- The Washington Times - Friday, March 28, 2003

U.S. forces are flowing into northern Iraq in preparation for what the Pentagon calls its "northern option" to oust Saddam Hussein's government.
After abandoning plans to gain access to the north from Turkey for 60,000 troops, war commanders have moved to Plan B: sending troops and equipment by aircraft, defense officials said.
On Wednesday, about 1,000 paratroopers from the 173rd Airborne Brigade were dropped by aircraft on an airfield near Bashur, about 45 miles northeast of Irbil in Kurdish-controlled Iraq.
The airborne troops are the first of what officials anticipate to be more than 3,000 soldiers who will secure key areas of northern Iraq, including strategic oil fields near Kirkuk and Mosul.
"This tightens the noose against Saddam's forces battling coalition forces to the south," Brig. Gen. James Parker, commander of U.S. forces in the north, told the Associated Press in Bashur. "And it may also serve as a warning to Turkish forces."
Turkish forces have been massing along the Iraqi border in what U.S. intelligence officials said appeared to be preparation for a major military incursion into Iraq. Turkey's government is worried that anti-Turk ethnic Kurds will set up a separate state in northern Iraq.
The U.S. government has said it is committed to keeping Iraq intact after Saddam is ousted. Iraqi Kurds control a large area of northern Iraq stretching from the Syrian border to areas near Iran.
Numerous U.S. and allied air strikes were carried out yesterday throughout northern Iraq as bombers attacked Iraqi ground forces near the towns of Kalak and Chamchamal.
Army Brig. Gen. Vince Brooks, U.S. Central Command's vice operations chief, said yesterday that the troops in the north "increase the number of options" for action in the overall war plan, including pressuring the Iraqi government.
Iraq has large numbers of troops and forces deployed along the so-called green line separating Kurdish areas from Baghdad-controlled areas.
The U.S. forces in the north can be used to keep stability there and to attack Iraqi troops, Gen. Brooks said. "They can be used offensively," he told reporters in Qatar.
The airborne troops augment several hundred U.S. Special Forces soldiers that have been working with anti-Saddam Kurdish fighters in the region. CIA Special Operations Group officers also are in the area.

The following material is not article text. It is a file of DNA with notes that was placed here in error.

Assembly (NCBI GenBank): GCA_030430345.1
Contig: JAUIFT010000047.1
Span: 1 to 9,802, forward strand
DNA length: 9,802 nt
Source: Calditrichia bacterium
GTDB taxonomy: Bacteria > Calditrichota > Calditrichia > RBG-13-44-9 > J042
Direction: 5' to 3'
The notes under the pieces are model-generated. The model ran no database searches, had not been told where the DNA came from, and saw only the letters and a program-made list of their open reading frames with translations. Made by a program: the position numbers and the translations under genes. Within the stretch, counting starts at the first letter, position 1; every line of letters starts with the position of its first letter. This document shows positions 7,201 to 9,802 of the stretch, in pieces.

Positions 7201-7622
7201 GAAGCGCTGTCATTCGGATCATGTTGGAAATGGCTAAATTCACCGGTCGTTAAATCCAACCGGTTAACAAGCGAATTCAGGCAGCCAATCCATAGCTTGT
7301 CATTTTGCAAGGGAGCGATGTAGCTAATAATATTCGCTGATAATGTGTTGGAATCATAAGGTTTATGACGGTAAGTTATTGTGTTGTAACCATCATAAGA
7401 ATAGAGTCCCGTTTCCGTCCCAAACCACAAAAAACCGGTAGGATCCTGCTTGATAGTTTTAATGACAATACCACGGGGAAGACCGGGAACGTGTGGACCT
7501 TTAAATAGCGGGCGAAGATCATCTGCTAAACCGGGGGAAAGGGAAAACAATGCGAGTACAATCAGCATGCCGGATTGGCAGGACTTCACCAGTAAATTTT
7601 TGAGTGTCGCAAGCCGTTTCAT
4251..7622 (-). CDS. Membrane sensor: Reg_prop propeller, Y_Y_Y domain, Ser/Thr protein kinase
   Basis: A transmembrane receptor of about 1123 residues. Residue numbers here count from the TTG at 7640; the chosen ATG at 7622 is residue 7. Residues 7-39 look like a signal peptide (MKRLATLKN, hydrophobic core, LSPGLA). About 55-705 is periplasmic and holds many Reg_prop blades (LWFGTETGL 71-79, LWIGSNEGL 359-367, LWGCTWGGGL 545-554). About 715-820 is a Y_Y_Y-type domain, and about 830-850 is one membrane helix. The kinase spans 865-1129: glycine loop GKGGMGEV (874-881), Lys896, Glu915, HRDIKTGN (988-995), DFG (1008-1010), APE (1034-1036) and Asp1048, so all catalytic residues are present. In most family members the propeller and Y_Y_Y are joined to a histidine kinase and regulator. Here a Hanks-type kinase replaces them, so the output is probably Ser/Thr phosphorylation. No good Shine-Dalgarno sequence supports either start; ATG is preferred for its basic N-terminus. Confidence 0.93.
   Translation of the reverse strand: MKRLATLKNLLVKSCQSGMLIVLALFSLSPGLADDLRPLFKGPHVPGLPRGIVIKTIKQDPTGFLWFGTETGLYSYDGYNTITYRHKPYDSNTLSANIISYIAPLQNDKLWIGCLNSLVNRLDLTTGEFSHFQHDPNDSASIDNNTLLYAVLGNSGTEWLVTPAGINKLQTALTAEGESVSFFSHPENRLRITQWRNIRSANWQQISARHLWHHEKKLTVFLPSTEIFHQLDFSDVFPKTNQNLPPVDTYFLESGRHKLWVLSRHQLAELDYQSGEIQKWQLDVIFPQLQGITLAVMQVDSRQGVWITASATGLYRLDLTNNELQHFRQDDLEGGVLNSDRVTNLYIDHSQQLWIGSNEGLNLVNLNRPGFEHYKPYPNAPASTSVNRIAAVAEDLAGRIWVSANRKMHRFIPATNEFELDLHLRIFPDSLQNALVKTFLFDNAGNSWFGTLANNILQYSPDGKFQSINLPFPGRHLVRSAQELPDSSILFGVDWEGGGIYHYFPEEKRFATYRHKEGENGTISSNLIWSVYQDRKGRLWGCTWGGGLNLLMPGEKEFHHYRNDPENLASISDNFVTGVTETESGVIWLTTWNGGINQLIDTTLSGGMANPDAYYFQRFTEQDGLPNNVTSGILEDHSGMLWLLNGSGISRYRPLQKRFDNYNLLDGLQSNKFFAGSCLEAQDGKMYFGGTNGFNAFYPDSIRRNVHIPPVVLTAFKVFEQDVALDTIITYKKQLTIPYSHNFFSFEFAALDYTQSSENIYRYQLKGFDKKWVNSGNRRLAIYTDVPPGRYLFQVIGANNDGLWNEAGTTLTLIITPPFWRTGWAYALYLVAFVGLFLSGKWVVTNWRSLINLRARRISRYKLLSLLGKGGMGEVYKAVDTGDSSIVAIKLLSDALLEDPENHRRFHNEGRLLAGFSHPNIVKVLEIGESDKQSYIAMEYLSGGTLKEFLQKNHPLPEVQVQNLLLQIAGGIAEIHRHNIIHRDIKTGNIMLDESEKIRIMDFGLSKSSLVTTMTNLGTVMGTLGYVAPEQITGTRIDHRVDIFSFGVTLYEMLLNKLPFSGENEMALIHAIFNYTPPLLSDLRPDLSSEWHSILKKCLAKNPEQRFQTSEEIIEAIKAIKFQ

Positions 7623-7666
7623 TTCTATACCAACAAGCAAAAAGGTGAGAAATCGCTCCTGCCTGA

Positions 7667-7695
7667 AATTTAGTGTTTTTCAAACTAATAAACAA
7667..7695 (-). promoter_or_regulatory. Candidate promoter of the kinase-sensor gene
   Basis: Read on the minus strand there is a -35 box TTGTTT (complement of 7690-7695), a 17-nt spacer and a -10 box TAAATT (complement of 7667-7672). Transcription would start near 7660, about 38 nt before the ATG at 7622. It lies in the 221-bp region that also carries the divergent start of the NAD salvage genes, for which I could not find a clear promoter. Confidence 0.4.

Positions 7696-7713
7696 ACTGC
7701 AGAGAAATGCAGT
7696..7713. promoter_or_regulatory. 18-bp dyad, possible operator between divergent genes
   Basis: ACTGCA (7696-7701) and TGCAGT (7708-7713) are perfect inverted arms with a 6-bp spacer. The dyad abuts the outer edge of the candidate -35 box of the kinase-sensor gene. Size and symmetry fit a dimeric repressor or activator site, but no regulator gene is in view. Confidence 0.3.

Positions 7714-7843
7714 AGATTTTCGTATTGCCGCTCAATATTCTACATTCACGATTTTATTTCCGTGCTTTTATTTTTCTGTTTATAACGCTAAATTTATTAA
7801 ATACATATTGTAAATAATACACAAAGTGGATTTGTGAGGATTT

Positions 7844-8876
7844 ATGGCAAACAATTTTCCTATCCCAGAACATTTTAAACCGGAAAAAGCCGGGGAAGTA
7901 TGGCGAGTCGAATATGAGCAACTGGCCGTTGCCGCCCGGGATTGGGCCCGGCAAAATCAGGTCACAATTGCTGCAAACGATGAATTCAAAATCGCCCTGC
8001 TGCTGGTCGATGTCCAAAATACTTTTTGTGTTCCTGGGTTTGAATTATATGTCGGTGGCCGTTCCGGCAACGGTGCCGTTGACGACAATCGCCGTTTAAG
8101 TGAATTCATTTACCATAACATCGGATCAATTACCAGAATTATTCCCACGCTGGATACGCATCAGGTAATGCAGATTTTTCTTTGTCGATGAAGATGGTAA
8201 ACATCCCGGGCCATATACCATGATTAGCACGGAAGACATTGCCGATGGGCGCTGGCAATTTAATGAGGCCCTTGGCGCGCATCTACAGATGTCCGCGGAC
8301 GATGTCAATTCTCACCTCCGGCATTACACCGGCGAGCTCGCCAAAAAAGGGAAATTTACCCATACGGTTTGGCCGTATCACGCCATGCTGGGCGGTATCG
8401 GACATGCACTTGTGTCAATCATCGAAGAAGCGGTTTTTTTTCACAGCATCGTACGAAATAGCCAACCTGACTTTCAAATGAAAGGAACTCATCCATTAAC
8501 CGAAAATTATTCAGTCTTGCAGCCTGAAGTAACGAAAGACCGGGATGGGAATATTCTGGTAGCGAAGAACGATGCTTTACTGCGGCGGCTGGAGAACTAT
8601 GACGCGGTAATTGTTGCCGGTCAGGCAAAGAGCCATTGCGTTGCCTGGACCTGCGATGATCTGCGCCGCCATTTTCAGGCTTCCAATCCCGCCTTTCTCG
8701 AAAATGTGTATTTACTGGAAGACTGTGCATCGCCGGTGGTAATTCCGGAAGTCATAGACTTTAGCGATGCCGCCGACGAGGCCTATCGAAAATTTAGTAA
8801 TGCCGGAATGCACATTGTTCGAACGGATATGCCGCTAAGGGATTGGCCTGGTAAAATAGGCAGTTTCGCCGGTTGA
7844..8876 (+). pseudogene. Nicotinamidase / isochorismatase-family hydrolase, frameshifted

"Kirkuk is key," said Army Maj. Mike Hastings, one of the 173rd Airborne troopers in Iraq near Irbil. "The Iraqis want it, the Kurds want it, the Turks want it and various other ethnic groups also want it.
"What this drop means is that we can secure it until we are relieved by other forces," Maj. Hastings said.
The Army paratroopers were seen drifting silently from transport aircraft on a dark, moonless night during the drop. Along with the soldiers, transports dropped heavy equipment, including Humvees. The soldiers spent Wednesday night regrouping and finding the vehicles.
The northern option was delayed by the refusal of the Turkish government to allow the Army's 4th Infantry Division to use Turkey as a staging area for a thrust into northern Iraq with 60,000 troops. The 4th Infantry is on its way to Kuwait and will become part of the southern offensive.
Defense Secretary Donald H. Rumsfeld said the troops in northern Iraq are building up.
"It gives us somewhat better ability to make sure that the northern oil fields are not set on fire or destroyed by the Iraqi military. It gives us a better ability to work closely with the Kurds," Mr. Rumsfeld told reporters after a congressional hearing.
"It clearly ought to give confidence in the Turkish government that we're physically present in a way that will enable us to assure that our commitment is to keep one single country intact rather than allowing it to be broken into pieces."
Retired Army Maj. Gen. Paul E. Vallely said the initial 1,000 paratroopers are an advance force for a "brigade-plus" of Army troops who will be armed with armored vehicles, helicopters and light artillery.
Once the airfield is secure from attack, more than 3,000 troops will be transported to the base. Armored vehicles are likely to be flown in aboard giant C-5 transports that could begin round-the-clock flights from Italy, where the 173rd is based.
"I think the strategy in the north will be for those forces to hold the ground and prevent any of Saddam's forces from escaping to Turkey or Syria," Gen. Vallely said in an interview. "They'll block those roads and seal off Baghdad from the north."
Another key objective of the United States is to secure the northern oil fields against sabotage by Iraqi forces. U.S. intelligence earlier this month detected Iraqis planting explosives on some oil facilities.
"This is going to be a stabilizing force, although they will have to take Mosul and Kirkuk," said retired Air Force Lt. Gen. Thomas McInerney. "Securing the oil fields will be critical."
Gen. McInerney said the northern forces are "more like an Afghanistan campaign," where U.S. forces will work with opposition Iraqis.
A senior defense official said the United States does not expect to use Kurdish opposition forces in any offensive against Baghdad. "We'd like to see the Kurds stay put," the official said.
Meanwhile, in Baghdad, Ezzat Ibrahim, who commands the northern part of Iraq, told reporters that Iraqi forces are ready to battle U.S. troops in the north.
"The Iraqis, whether from the armed forces, the [ruling] Ba'ath Party, the people and the tribes are in a strong position because our preparations were more than required for this battle," he said.

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